The Bros. Landreth
Twenty-seven years. Four bandmates. Two brothers. One album.
Let It Lie, the debut release from Canadian roots-rockers the Bros. Landreth, is proof that there's strength in numbers.
Anchored by the bluesy wail of electric guitars, the swell of B3 organ, and the harmonized swoon of two voices that were born to mesh. At first listen, you might call it Americana. Dig deeper, though, and you'll hear the nuances that separate The Bros. Landreth — whose members didn't grow up in the American south, but rather the isolated prairie city of Winnipeg, Manitoba — from their folksy friends in the Lower 48.
Where does the sound come from? Maybe it's in their blood. After all, long before they made music together, siblings David and Joey Landreth attended their father's bar gigs as babies.
"Mom would take us in the basinet and stick us under the bar tables, and we'd fall asleep," says David. "Dad was a working musician who backed up people like Amos Garrett, but his love was always songwriting. He'd play three or four sets at those bars, so we'd be at the gigs all night."
"We were always around music," adds Joey, the group's frontman and chief songwriter. "We had no choice! We were baptized into it."
As the boys got older, they began paying attention to the records their parents would play in the small, WWII-era shack that doubled as the family's home. Bonnie Raitt, Ry Cooder and Little Feat all received plenty of airtime, with John Hiatt's Bring the Family and Lyle Lovett's Pontiac standing out as family favorites. The siblings absorbed those records, which spun tales of love, life and lust in the Bible Belt. Years later — after Joey and David had given up their gigs as sidemen to form their own group, with drummer Ryan Voth — the Bros. Landreth began drawing on that familiar sound, mixing the rootsy swirl of Americana with the bandmates' own experiences up north.
Let It Lie was recorded in a straw bale house in southern Manitoba, during one of the coldest winters in recent memory. Working with producer Murray Pulver, the Bros. Landreth found warmth in the songs that Joey and David had written at home, brewing up an earthy, earnest sound that has since drawn comparisons to the Eagles, the Allman Brothers and Jackson Browne. Eager to tip their hat to the man who gave the Landreth siblings their very first instruments, the band also recorded a version of "I am the Fool," a song originally written by the boys' father, renowned Winnipeg musician Wally Landreth. Wally even stopped by the studio to sing a verse on "Runaway Train," a scuzzy, fuzzy rock song that mixes boogie-woogie guitars with two generations of bluesy, booming Landreth vocals.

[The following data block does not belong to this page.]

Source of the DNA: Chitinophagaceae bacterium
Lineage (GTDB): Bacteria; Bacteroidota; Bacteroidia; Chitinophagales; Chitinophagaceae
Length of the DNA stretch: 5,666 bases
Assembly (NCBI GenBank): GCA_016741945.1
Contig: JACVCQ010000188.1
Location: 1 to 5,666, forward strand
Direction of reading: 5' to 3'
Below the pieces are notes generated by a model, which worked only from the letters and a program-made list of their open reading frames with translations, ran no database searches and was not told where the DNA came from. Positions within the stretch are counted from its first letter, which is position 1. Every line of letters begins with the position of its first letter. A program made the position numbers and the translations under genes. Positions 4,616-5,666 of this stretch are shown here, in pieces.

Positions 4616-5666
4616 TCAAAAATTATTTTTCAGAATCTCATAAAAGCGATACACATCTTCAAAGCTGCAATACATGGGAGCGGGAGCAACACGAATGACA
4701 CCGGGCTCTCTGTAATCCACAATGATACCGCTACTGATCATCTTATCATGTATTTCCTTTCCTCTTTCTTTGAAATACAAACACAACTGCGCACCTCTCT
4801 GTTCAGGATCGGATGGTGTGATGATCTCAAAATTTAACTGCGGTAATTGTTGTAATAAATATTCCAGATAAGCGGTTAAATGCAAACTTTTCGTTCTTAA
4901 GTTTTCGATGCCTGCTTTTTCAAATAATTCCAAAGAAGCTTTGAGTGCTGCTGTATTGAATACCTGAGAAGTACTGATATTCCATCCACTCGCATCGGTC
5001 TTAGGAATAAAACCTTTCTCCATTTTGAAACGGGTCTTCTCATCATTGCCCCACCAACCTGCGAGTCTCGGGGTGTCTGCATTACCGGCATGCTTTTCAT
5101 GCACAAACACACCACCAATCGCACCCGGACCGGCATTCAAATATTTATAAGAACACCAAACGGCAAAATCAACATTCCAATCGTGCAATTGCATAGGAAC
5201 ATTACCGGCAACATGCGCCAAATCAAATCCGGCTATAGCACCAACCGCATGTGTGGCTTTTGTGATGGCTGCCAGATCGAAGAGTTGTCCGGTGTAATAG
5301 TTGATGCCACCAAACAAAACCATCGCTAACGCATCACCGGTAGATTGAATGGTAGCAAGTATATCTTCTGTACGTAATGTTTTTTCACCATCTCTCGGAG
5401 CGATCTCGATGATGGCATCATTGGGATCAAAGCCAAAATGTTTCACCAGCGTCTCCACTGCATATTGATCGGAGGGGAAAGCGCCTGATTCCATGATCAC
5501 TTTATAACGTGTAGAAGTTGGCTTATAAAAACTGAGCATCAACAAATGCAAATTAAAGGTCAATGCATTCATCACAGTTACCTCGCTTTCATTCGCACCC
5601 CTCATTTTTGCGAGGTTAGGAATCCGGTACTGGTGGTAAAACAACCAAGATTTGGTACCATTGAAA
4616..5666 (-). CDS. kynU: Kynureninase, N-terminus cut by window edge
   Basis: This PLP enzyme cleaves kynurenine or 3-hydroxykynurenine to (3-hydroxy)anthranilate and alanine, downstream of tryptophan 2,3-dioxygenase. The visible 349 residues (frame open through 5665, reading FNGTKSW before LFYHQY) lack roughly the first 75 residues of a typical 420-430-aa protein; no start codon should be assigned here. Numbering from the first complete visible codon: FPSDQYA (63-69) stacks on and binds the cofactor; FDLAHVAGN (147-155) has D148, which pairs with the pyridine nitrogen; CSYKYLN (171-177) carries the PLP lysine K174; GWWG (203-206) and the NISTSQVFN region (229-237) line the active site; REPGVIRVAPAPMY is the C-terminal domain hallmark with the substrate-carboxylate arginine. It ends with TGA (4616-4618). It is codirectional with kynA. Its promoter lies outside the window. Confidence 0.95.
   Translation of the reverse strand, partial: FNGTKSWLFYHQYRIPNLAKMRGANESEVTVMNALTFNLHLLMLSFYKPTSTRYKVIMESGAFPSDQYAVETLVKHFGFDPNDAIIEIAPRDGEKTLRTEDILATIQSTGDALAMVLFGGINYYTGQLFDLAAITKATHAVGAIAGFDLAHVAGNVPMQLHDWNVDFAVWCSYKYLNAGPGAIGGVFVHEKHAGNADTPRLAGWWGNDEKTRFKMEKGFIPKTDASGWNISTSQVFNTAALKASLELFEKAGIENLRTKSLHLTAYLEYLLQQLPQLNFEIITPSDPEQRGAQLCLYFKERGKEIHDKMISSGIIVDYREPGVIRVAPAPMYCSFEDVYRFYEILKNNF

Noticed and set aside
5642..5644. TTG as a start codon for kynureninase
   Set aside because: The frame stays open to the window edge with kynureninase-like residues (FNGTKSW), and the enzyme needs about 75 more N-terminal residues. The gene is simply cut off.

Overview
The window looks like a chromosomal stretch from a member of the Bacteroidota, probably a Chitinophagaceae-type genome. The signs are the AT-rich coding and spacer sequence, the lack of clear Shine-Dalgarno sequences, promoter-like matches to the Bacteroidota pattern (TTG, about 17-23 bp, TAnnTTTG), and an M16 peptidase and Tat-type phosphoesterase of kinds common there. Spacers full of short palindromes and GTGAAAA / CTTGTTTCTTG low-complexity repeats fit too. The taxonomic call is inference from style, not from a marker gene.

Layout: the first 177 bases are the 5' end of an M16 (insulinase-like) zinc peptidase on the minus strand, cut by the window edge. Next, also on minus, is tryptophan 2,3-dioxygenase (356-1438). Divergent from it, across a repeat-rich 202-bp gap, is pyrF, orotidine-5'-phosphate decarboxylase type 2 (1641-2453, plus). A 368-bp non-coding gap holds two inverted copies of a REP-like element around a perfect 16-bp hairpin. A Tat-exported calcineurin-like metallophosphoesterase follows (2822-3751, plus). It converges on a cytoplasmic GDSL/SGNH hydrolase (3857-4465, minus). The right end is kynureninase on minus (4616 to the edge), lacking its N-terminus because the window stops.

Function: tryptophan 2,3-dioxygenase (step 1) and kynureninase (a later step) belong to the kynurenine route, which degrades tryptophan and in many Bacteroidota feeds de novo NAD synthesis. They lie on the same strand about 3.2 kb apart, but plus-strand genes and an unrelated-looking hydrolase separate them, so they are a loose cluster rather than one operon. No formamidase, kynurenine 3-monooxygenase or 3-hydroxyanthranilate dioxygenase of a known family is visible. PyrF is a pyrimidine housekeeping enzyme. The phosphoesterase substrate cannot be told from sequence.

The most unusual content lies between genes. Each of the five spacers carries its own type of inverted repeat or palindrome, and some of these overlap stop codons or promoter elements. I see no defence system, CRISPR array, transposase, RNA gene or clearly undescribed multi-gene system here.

"He slayed it," says Joey, who laughs at the memory of duetting with his father in the recording studio. "It was fun, for the first time in my life, to get to tell my Dad what to do."
Album highlights like "Our Love," "Firecracker" and Nothing" were all inspired by a string of rocky relationships, but Lie It Lie is more than a breakup album. Filled with mid-tempo rockers, butter-smooth ballads and cowboy lullabies, it's the sort of album that finds inspiration not only in the landscape of the human heart, but also the windswept prairies that stretch for hours on every side of Winnipeg's city limits. The music is steeped in the history and heritage of the band's hometown, and if it sounds wintry at times, that doesn't mean it's not downright lovely.
That hometown was quick to embrace the Bros. Landreth, with the Winnipeg Free Press applauding the band's "blues rock [songs] resplendent with soulful harmonies as golden and warm as the late evening sun." Meanwhile, the band began hitting the road in 2013, traveling the heartlands and highways that helped inspire their songs in the first place. They didn't limit their focus to Canada, either. During the summer of 2014, the Bros. Landreth signed a deal with Slate Creek Records, an American label whose roster includes singer/songwriter Brandy Clark and Pistol Annies member Angaleena Presley.
"I remember the moment Dave and I started singing together," Joey remembers, "and I realized how similar we sounded. It was a bit of an 'a-ha' moment for us. We were both pretty burnt out from our sideman jobs and wanted to make some music together, just for fun. The band built itself after that. I was just standing there, watching the walls go up."
"Joey taught me how to sing," David adds. "Prior to the band getting started, there were 3 or 4 years where we really didn't spend much time together, because we were touring with other groups. We'd always been really close as teenagers. With the Bros. Landreth, I feel like it's almost a divine interception. We were supposed to come back together and make this music."